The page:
Losing a door on the 2016 Hyundai Veloster Rally Edition

It’s odd for a vehicle to be a coupe on the driver’s side while offering two doors on the other. I explored this distinctive feature, among others during my week with the Hyundai Veloster Rally Edition.


First impressions

The matte blue paint job stands out because of its dullness, if that makes sense. Matte paint is becoming a thing among carmakers. It has its proponents and detractors, but for now, it certainly is distinctive on the road.

It’s distinctive among Velosters, since Hyundai reserves the matte blue to the Rally Edition. The package of manuals includes a Matte Finish Paint Owner’s Guide, a brief guide that explains the intricacies involved in caring for matte paint. The Hyundai representative who handed me the keys took no chances; he asked me to not take it through a car wash.

(Note: I took photos of the Turbo interior from Hyundai’s site, which is essentially identical to that of the Rally Edition except for the colours – substitute blue for orange throughout this blog post.)

The Veloster’s front end is dominated by a massive gaping grille. 18” RAYS alloy wheels stand out “darkly” under muscular wheel arches. The Rally Edition is just a touch longer and wider than the base Veloster.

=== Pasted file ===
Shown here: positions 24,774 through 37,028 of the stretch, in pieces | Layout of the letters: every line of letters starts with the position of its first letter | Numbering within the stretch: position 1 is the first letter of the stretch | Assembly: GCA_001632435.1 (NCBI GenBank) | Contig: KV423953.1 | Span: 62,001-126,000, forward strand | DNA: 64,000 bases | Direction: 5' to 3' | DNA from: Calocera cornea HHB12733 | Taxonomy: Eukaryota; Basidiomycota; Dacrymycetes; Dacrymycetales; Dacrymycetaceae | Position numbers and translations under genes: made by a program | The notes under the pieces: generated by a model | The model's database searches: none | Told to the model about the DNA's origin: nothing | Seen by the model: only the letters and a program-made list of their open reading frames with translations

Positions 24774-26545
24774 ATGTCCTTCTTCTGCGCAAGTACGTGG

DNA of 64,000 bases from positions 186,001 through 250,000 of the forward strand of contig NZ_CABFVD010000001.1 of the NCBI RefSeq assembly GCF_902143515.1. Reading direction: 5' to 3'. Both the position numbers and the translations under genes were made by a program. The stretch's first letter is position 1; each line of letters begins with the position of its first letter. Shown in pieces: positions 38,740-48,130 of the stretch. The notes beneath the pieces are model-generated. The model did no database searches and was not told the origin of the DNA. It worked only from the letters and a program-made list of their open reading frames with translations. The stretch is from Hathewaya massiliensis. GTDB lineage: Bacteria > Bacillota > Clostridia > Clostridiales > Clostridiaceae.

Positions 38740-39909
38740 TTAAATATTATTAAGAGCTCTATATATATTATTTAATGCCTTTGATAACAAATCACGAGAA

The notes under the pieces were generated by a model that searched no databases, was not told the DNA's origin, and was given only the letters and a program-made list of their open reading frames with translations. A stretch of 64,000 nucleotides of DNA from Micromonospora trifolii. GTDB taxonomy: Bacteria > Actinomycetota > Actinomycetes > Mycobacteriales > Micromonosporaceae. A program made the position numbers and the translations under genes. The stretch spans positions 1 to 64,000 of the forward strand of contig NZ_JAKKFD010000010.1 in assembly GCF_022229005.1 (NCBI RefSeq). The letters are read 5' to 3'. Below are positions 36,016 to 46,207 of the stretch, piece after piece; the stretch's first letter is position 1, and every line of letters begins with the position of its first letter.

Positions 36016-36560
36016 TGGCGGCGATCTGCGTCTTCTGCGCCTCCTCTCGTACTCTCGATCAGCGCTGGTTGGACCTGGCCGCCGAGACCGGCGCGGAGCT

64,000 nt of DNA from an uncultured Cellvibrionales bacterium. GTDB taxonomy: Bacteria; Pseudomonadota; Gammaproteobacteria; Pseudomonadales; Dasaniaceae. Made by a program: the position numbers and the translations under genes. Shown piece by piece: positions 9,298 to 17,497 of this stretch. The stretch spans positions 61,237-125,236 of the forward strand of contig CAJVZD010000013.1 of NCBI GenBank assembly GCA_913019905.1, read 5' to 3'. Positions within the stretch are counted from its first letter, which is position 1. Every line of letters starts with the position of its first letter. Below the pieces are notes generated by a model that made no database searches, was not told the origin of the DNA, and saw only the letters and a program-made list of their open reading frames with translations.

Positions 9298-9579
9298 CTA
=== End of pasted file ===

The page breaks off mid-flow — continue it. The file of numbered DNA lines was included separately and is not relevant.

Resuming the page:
Hyundai scooped out bits of the rear end just under the hatch opening, next to the inside edges of the rear lights. Two exhaust tips protrude slightly from the centre of the rear fascia.

About the doors

Rear seat passengers enter the rear seat from the passenger side only, since there’s no rear door on the driver’s side. The driver’s side door is a little longer than the front passenger door.

This is a little inconvenient if you want to hang a jacket over the rear passenger seat or if you need more access to the rear seat, but otherwise this design choice doesn’t affect drivers or passengers much.


Hyundai added a sporty feel to the cabin. The door handle grips, grips flanking the shift knob and accents on the sides of the heated leather seats match the exterior matte blue paint. Those seat accents read “Turbo” since the Rally Edition and Turbo both ship with a turbocharger.

photo courtesy Hyundai Canada

photo courtesy Hyundai Canada

The numbers on the short-throw Ð B&M Racing® Sport Shifter are capped by clear glass, encasing the shift travel in a snow-globe effect.

photo courtesy Hyundai Canada

photo courtesy Hyundai Canada

Three alloy pedals stand out from the dark “Rally Edition” floor mats. The accelerator is a full-length and -width design.

photo courtesy Hyundai Canada

photo courtesy Hyundai Canada

To start the car, you insert a key in an opening on the steering column and turn the key. This sounds like a pedestrian detail, but I was expecting a start/stop engine button in a car fitted with a turbocharger and the “Rally Edition” badge.

Cargo room is great if my hockey bag is any indicator. The bag fit easily into the hatch with a little room to spare at both ends. I didn’t need to fold down the rear seats.


In-car technology

The Veloster ships with a 7-inch touchscreen that runs the 450-watt 8-speaker Dimension sound system and phone connection system. (Hyundai doesn’t offer its navigation system on the Rally Edition.)

photo courtesy Hyundai Canada

photo courtesy Hyundai Canada